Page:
However, one problem with mediation is that the parties must not only agree on a resolution, but have also agreed to mediate in the first place, and then agree on a mediator. In certain cases parties are unable or unwilling to do this.
A practical downside of mediation is that competent, experienced mediators are neither cheap nor readily available, meaning that mediation can be less cost and time efficient than negotiation. But if it achieves an acceptable result, then the cost and time may be worth it.
Arbitration is a fundamentally different kind of dispute resolution mechanism (which is why mediation-arbitration hybrids can be tricky). In arbitration the conflicting parties agree to give a neutral party the power not to facilitate an agreed resolution of their dispute as in mediation, but to imposea legally binding resolution on them, whether they agree with it or not.
Arbitration is essentially 'private litigation', but in the hands of experienced counsel it can have advantages over litigation.
Arbitration is usually based on the parties' legal rights and obligations, not their business interests. Contrary to popular belief, arbitrators do not (or at least should not) just 'cut the baby in half'. Rather, they find the facts based on the evidence and apply the relevant law to those facts. Arbitrators then determine the parties' legal rights and obligations and resolve the dispute as that law requires, based on those facts. This process presents the opportunity for a party to win the dispute outright. Of course, it also presents the risk of losing outright.
Arbitration has significant potential advantages. The parties have input into the choice of decision maker. This can give comfort that the result will be acceptable, if not necessarily ideal.
Arbitration has tremendous procedural flexibility. Experienced counsel can tailor its procedures to focus exactly on what is needed to resolve a particular dispute. This can result in significant cost and time efficiencies compared with litigation.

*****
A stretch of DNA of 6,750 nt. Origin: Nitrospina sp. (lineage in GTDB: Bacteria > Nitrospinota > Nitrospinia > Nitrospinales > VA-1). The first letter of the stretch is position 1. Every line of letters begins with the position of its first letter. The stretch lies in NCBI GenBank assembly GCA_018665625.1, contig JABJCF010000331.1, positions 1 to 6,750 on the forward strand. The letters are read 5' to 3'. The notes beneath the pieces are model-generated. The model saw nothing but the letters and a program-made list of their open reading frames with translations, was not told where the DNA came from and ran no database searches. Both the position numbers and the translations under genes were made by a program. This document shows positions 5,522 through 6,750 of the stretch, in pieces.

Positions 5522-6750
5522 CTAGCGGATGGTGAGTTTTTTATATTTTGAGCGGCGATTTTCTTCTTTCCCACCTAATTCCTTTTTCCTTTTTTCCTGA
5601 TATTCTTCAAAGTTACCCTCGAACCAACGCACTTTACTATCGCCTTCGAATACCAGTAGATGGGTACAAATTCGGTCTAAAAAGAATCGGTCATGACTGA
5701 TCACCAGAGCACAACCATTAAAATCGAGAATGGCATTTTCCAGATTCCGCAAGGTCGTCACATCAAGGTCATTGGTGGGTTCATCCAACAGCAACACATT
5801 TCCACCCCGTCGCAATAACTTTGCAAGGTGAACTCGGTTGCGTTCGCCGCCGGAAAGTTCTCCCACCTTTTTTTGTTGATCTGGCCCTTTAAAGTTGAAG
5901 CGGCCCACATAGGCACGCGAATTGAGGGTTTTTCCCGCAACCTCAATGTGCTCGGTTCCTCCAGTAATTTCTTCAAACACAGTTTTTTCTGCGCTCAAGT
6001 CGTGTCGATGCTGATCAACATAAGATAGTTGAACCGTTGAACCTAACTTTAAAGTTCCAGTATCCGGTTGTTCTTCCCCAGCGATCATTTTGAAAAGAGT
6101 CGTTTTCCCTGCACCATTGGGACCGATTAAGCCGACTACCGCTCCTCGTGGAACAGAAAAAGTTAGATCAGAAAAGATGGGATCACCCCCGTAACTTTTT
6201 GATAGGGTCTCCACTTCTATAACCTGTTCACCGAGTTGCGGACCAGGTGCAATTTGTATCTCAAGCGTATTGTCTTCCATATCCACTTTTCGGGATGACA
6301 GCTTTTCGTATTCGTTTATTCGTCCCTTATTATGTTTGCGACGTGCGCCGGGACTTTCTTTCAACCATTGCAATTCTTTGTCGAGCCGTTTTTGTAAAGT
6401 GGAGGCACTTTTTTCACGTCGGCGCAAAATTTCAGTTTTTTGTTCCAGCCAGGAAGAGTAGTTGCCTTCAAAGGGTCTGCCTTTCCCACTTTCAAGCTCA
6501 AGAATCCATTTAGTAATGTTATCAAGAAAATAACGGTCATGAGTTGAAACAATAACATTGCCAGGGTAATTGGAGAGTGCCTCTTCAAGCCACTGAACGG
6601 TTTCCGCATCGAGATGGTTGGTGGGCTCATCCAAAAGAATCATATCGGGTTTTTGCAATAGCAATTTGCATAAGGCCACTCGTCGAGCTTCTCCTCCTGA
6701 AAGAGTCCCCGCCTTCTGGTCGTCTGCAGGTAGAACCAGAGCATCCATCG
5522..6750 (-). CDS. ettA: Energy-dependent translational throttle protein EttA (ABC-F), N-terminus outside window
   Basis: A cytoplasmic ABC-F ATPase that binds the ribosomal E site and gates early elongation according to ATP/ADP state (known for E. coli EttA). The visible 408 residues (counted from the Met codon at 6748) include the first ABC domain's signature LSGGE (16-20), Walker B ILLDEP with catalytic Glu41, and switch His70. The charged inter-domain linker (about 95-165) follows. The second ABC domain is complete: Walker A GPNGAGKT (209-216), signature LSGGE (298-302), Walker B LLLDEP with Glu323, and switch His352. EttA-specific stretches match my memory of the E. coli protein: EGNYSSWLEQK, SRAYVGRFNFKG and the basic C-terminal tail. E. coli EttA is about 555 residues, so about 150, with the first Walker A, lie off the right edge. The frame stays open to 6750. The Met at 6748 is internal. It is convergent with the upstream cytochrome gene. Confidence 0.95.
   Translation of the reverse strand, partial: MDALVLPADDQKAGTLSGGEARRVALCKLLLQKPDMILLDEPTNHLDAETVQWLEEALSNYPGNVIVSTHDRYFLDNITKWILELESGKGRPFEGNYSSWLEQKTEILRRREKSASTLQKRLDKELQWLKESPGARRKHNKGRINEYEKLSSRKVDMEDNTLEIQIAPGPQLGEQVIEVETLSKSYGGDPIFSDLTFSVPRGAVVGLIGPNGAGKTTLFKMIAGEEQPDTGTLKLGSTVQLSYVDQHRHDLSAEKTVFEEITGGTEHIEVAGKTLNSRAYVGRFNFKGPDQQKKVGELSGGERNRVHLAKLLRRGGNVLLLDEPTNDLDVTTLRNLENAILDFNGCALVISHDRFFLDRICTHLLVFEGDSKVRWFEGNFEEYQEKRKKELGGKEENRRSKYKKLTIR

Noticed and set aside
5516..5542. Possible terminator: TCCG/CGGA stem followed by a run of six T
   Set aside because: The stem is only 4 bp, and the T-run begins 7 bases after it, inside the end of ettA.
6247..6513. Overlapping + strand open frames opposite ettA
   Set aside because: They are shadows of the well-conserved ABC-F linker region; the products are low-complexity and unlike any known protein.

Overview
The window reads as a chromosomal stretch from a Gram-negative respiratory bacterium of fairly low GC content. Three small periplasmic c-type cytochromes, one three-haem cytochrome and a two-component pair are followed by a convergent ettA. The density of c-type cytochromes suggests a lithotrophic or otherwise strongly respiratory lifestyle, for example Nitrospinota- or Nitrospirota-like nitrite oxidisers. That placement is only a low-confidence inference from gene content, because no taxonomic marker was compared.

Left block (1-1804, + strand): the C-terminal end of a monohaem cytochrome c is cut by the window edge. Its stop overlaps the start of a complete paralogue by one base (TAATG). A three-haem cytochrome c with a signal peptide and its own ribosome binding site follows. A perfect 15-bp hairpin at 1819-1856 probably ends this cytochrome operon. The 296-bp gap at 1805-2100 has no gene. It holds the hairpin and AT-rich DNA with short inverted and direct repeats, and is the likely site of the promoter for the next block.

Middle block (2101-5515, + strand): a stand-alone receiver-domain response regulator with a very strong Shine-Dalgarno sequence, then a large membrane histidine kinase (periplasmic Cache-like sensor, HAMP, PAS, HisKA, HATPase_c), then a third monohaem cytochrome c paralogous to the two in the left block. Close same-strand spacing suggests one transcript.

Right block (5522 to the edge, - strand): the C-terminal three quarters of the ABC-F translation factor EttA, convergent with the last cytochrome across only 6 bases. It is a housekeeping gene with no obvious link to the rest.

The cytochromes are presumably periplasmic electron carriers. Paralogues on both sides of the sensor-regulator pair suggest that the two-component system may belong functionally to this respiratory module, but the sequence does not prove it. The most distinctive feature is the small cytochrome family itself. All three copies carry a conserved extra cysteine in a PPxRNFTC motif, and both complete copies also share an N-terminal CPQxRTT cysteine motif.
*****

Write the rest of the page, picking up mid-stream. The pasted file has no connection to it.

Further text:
Arbitration provides certainty. It is virtually certain that the arbitrator will resolve the dispute. It also provides finality. It is very hard to appeal an arbitral award, and relatively easy to enforce one around the world.
Like negotiation and mediation, arbitration is generally confidential.
However, the fundamental nature of arbitration involves one potential big disadvantage: the possibility that the decision imposed on the parties by the arbitrator is unacceptable to one (or both) of them. This is unavoidable. It is inherent in the nature of arbitration, unlike negotiation or mediation.
In addition, while arbitration is flexible and promotes efficiency, it is much closer to litigation than negotiation or mediation. Therefore, cost and time efficiencies suffer by comparison.
Negotiation and mediation on the one hand, and arbitration on the other, are fundamentally different kinds of dispute resolution mechanism. Each has distinct advantages and disadvantages.
Business people and corporate counsel should consider carefully the kinds of dispute which are likely to arise under the contracts which they negotiate, and to choose a dispute resolution mechanism (or combination of mechanisms) which is best suited to resolve such disputes. If a poor choice is made, then they may end up being committed to an inappropriate mechanism. If no choice is made, then by default litigation is chosen. There is usually a better choice.
This article was first published by the International Law Office, a premium online legal update service for major companies and law firms worldwide. Register for a free subscription.